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Thoughts On Article “Perfect FOREX Portfolio”

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qattack

Customer, bbp_participant, community, 42 replies.

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6 years ago #113890

I read the article “Perfect FOREX Portfolio” and have some ideas about this. I haven’t purchased StrategyQuant yet, but plan to in six weeks or so, assuming my budget remains intact.

 

I am a newb to FOREX trading and I can only draw off my experience playing poker professionally for the last 20 years and sports betting (which I failed due to selection process, but my wagering is sound if I know the expected probabilities.)

 

In poker, you theoretically “never” pass on a +EV situation, no matter how small. There are practical exceptions, but this rule is correct when you are properly bankrolled and you have your full attention focused on a single game (versus playing 16 tables on the Internet).

 

With FOREX trading, if you use something similar to Kelly Criterion, wouldn’t the optimal strategy be to have as many EA rules as possible? And by that I mean 1000 rules. (I’m neglecting the management nightmare here–just brainstorming)

 

Unlike poker (but similar to sports betting), you can divide your “wagers” almost infinitely as a percentage of your bankroll. Most of these, of course, would have lower R.O.I. and higher drawdown.

 

This allows you to “bet” more when your edge is larger and less when smaller. of course, if the R.O.I. and resulting wager are too small, depending on your bankroll, it may not be worth your time to develop the rule in the first place.

 

But by placing an incredibly high number of wagers (using a correct wagering scheme), extreme drawdown for each individual strategy is mitigated and relatively insignificant.

I have not yet purchased StrategyQuant and this post may have been for naught if rule development and testing times are lengthy, but the rule should hold: the more strategies the better (when paired with a correct wagering plan).

 

This article raises more questions than it answers (not complaining, that’s a good thing!). This pair obviously know what they are doing. I’ve completed one read-through of the StrategyQuant and it looks like an incredible tool. However, something that struck me is that there is MUCH more that can be learned about correct and efficient methods to use SQ than is contained in the manual (and articles).

 

The manual is fine for what it is, but I’m guessing there are methods that can be followed that will result in a HUGE increase in efficiency. I’m sure someone who has been trading professionally for years can use SQ much more efficiently than a newb like myself, but I’m also sure there are basic methods that are understandable with a little effort that will result in much faster and effective EA development. Has this been discussed?

 

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tomas262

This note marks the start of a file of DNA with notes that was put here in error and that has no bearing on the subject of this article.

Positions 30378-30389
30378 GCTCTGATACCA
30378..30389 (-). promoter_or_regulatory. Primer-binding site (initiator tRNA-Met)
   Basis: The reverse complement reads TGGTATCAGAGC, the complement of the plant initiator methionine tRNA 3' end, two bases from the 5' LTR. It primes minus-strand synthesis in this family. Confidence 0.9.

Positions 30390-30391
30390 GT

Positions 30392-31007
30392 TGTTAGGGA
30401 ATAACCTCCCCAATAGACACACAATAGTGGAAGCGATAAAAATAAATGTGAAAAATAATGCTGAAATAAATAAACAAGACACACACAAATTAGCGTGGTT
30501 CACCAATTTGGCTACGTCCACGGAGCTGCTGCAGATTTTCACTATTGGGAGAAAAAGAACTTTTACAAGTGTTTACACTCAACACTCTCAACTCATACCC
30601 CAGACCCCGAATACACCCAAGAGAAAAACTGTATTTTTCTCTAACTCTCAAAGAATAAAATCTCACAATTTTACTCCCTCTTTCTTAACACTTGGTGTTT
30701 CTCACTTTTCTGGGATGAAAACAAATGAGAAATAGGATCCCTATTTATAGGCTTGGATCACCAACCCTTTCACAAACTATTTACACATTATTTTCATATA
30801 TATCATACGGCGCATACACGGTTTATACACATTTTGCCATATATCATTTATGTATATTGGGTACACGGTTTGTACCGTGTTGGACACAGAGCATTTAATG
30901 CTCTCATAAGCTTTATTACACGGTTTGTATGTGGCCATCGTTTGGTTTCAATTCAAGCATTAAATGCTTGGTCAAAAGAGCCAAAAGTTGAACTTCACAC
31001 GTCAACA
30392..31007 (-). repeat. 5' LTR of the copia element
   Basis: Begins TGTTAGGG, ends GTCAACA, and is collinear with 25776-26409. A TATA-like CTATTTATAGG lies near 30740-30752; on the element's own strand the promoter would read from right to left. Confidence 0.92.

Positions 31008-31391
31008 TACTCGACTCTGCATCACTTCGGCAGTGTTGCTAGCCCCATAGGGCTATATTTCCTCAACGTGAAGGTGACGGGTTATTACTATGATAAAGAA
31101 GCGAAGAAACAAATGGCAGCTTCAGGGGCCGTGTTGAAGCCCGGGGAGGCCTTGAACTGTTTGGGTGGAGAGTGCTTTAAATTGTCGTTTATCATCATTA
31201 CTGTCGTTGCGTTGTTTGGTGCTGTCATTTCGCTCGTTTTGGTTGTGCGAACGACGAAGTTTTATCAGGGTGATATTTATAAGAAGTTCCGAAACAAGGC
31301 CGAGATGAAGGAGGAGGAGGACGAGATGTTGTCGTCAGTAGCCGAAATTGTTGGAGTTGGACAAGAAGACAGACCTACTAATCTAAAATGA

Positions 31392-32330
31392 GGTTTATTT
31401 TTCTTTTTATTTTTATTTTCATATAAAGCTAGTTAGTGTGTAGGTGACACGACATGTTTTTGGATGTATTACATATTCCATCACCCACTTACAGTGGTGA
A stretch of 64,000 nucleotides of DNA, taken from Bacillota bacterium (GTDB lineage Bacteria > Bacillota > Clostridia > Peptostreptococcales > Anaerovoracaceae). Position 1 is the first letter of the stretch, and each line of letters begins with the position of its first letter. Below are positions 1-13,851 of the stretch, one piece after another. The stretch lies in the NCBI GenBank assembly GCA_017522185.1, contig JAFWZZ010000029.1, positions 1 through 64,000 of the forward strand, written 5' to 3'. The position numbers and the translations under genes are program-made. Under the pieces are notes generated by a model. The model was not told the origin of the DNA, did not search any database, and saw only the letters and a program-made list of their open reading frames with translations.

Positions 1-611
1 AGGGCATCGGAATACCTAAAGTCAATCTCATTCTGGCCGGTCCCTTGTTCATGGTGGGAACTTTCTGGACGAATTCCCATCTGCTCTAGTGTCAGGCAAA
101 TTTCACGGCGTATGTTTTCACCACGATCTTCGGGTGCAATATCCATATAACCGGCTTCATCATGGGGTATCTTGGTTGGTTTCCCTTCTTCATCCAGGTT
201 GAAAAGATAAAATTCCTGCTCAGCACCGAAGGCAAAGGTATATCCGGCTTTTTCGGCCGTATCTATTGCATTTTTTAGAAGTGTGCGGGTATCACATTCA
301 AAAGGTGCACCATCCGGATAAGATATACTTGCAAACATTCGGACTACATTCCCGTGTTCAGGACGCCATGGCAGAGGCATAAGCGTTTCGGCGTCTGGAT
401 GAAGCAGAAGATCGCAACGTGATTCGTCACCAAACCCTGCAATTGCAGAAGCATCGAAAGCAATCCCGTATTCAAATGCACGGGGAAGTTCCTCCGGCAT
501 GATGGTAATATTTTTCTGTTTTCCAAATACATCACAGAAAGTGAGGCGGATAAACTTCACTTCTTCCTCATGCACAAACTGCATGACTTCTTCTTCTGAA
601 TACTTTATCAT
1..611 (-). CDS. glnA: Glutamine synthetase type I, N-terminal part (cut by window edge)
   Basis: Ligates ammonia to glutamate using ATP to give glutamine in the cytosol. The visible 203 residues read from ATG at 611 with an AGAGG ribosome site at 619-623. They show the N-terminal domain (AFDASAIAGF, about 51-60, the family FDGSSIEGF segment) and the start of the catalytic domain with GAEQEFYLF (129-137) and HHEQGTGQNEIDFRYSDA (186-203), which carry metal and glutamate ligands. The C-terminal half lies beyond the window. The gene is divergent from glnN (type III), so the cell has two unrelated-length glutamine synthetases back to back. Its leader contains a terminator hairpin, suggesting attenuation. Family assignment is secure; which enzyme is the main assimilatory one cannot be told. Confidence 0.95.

Administrator, sq-ultimate, 674 replies.

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6 years ago #131173

I read the article “Perfect FOREX Portfolio” and have some ideas about this. I haven’t purchased StrategyQuant yet, but plan to in six weeks or so, assuming my budget remains intact.

 

I am a newb to FOREX trading and I can only draw off my experience playing poker professionally for the last 20 years and sports betting (which I failed due to selection process, but my wagering is sound if I know the expected probabilities.)

 

In poker, you theoretically “never” pass on a +EV situation, no matter how small. There are practical exceptions, but this rule is correct when you are properly bankrolled and you have your full attention focused on a single game (versus playing 16 tables on the Internet).

 

With FOREX trading, if you use something similar to Kelly Criterion, wouldn’t the optimal strategy be to have as many EA rules as possible? And by that I mean 1000 rules. (I’m neglecting the management nightmare here–just brainstorming)

 

Unlike poker (but similar to sports betting), you can divide your “wagers” almost infinitely as a percentage of your bankroll. Most of these, of course, would have lower R.O.I. and higher drawdown.

 

This allows you to “bet” more when your edge is larger and less when smaller. of course, if the R.O.I. and resulting wager are too small, depending on your bankroll, it may not be worth your time to develop the rule in the first place.

It’s an interesting concept. The problem I see here is that you never know in advance when your edge is larger or smaller – always only in hindsight. Even if you are in a drawdown and everything indicates you are in a bad period with your system, the very next trade can be a monster winner that eliminates drawdown and makes some extra. Also the bottom line here is that no money-management method can ever substitute edge that is required to be able to make more money than lose in the long run. I mean even if you split your capital among 1000 strategies at the same time you still need them all to have an edge and they all need to be robust as much as possible. But the truth is it’s always good to have a portfolio of strategies instead of just betting everything on one and hoping it will make your equity always going straight up.

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